Why Boko Haram Targets Nigerian Schools
The militant group’s attacks and kidnappings bring it publicity and riches while weakening state security forces.
Boko Haram was once largely unknown outside of Nigeria until its militants infamously abducted 276 schoolgirls from Chibok in Borno state in 2014, triggering the viral hashtag #BringBackOurGirls. The global campaign was embraced by prominent celebrities and U.S. First Lady Michelle Obama, at last drawing international attention to the militant group’s insurgency in the country’s northeastern region. While 82 girls were released in May 2017, 112 abductees have still not returned home. Some are presumed to be dead. And efforts to propel the kidnappings into the global limelight haven’t slowed the jihadist group down.
Just recently, the kidnapping of approximately 300 girls in Nigeria’s northwestern Zamfara state on Feb. 26 and the abduction of 27 students from an all-boys college in north-central Niger state one week earlier, was attributed by regional governments to criminal gangs or “bandits”—but the attacks bear all the hallmarks of Boko Haram abductions. The group is likely to continue targeting schools because the attacks help it weaken state security forces while gaining publicity and funding in the form of ransoms.
Boko Haram began its uprising in 2009 in an effort to build an Islamic state in predominantly Muslim northern Nigeria and has repeatedly targeted educational institutions, particularly those teaching a secular curriculum. According to the United Nations International Children’s Emergency Fund, Boko Haram fighters have slaughtered at least 2,295 teachers and destroyed around 1,400 schools mostly in northeastern Nigeria since the uprising began. Insurgents have kidnapped hundreds of students, among thousands of other civilians.
Boko Haram’s brutal leader, Abubakar Shekau, has never hidden his disdain for formal education. Before the group even began kidnapping students, he warned they “will not allow adulterated conventional education (Boko) to replace Islamic teachings,” and he reinforced those words during a statement claiming responsibility for the 2014 Chibok abductions when he said, “Western education should end.”
The group’s attacks on schools with ill-equipped government personnel show its targeting of educational institutions is also motivated by its passion for attacking security forces whenever it can. Indeed, the jihadist sect in recent months has also stepped up its attacks on military bases.
In the most recent kidnapping of students at the Jangebe school, which is close to a military checkpoint, the attackers reportedly targeted security officers deliberately, killing at least one police officer. As long as education authorities continue to employ poorly equipped police officers who rely on support from inadequate military personnel mounting checkpoints nearby, Boko Haram and the so-called bandits that liaise with the group will continue to keep their eyes on institutions of learning.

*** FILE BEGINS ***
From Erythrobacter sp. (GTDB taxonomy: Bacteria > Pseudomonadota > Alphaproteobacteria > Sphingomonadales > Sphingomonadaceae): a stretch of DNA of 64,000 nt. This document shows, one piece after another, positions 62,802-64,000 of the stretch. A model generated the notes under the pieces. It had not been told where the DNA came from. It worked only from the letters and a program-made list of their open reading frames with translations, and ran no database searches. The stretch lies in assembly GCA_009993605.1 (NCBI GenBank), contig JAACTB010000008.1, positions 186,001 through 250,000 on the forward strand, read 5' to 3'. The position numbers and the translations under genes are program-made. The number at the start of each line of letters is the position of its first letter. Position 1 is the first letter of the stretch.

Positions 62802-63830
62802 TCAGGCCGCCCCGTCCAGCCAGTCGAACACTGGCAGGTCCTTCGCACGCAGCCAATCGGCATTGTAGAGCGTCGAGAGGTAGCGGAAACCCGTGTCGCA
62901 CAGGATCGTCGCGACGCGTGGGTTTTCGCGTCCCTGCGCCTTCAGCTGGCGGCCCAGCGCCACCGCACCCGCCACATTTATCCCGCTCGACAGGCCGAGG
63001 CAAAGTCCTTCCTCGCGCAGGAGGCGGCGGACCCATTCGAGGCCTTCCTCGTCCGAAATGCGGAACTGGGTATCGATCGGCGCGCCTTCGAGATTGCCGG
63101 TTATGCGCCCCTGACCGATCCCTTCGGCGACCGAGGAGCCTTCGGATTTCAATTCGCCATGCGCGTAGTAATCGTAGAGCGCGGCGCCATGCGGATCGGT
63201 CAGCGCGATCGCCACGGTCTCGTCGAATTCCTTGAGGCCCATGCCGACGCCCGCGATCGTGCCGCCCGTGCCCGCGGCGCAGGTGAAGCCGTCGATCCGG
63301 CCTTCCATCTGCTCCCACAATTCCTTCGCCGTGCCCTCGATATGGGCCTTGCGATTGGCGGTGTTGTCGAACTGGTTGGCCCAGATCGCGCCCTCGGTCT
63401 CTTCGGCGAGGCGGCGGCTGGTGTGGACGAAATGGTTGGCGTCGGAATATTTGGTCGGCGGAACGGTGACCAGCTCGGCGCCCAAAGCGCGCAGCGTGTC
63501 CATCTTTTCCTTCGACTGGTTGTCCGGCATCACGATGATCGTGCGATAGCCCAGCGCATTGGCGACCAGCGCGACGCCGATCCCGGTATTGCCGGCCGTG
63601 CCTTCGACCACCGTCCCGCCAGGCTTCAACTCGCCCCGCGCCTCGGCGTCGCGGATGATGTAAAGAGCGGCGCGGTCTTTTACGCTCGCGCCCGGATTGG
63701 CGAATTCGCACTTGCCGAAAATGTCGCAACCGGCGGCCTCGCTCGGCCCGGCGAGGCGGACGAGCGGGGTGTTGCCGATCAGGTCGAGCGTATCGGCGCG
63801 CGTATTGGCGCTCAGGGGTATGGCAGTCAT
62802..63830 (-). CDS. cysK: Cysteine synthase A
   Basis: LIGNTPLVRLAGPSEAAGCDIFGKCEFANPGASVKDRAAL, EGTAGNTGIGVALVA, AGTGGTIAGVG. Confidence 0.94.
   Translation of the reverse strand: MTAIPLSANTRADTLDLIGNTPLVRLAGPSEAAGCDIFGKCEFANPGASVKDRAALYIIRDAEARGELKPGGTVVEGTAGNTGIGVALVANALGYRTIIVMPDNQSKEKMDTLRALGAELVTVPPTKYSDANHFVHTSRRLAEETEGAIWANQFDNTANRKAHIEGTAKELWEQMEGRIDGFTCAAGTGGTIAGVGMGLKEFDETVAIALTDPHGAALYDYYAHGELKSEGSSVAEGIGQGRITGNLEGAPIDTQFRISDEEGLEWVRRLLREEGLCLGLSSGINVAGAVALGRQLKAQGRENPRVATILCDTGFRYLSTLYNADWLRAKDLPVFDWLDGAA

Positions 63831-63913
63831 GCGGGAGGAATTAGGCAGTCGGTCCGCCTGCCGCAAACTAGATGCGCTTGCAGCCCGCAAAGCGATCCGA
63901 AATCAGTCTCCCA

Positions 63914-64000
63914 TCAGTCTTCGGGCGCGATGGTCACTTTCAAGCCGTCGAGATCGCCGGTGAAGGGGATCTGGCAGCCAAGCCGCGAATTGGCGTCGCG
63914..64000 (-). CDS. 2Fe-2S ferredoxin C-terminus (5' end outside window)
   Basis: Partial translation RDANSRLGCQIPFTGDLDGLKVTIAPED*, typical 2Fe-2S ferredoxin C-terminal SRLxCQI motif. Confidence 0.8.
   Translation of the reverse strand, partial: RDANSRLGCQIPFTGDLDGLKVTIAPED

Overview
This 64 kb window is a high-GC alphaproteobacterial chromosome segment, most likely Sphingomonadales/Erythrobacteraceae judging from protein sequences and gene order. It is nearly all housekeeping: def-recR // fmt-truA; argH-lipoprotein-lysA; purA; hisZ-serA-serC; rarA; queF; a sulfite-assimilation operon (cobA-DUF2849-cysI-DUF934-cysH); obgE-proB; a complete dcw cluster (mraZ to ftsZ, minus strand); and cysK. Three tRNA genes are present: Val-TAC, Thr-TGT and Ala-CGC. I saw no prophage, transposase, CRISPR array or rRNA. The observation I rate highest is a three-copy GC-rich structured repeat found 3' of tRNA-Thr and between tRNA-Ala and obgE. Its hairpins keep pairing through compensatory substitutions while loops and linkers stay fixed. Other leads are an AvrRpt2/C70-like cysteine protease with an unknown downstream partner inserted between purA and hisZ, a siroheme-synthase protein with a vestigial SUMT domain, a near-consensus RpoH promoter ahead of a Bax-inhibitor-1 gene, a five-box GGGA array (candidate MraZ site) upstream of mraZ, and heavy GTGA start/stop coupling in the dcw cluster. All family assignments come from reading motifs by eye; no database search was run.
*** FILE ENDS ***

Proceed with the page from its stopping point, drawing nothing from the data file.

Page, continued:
What’s more, attacking schools is undoubtedly a huge economic benefit to these militants. Boko Haram and its affiliates now see the act of kidnapping schoolchildren as an effective way to raise money for their broad operations across northern Nigeria, due to gains in widespread media coverage and the way it puts federal and state governments under pressure to secure the release of the victims at any cost.
But as long as desperate federal and state governments get involved in negotiations and give in to demands—as state governments are believed to have done to secure the release of victims in the December 2020 and February 2021 kidnappings—these militants and their allied groups will be encouraged to target new schools just to have an opportunity to garner millions of dollars in ransom payments.
“Boko Haram benefits from instability and public anger towards the government,” said the Nigerian journalist and security analyst Okon Nya. “Many in local areas in the northwest are angered by the lack of genuine government presence in their communities, and Boko Haram could step in and fill those gaps just to gain public trust.”
In the aftermath of the infamous Chibok abduction, the Nigerian government partnered with the United Nations to launch the Safe Schools Initiative. It set out measures that included moving students in high-risk areas to schools in safer parts of the country and committing to protect schools with fences and security guards. But initial progress, including the movement of more than 2,000 students from schools in the northeast to other safer zones, stalled. Today, thousands of schools in the troubled region are left without adequate security.
“There are many schools in these areas with hundreds of students but without solid perimeter fencing and no security guards,” said Salome Gambo, a researcher at Caprecon Development and Peace Initiative, which helps out-of-school girls in northeastern Nigeria develop skills.
The lack of school safety is just one of many worries for Nigeria’s government. The Boko Haram insurgency, which has cost at least 27,000 lives since its inception, has focused its efforts in northeastern Nigeria, but the surge in violence and kidnappings indicate that the group is gaining a stronghold in the northwestern region.
If the group and its allies continue to target places of learning in the northwest, education in the region—where close to 40 percent of school-age children already don’t attend school—could come to a standstill.
The fear now is that Boko Haram’s operations in the northwest could eventually lead to a deep humanitarian crisis akin to what’s already being witnessed in the northeast region, where 1.7 million people are displaced and nearly 8 million are in acute need of help and protection—and that spells danger for the entire country.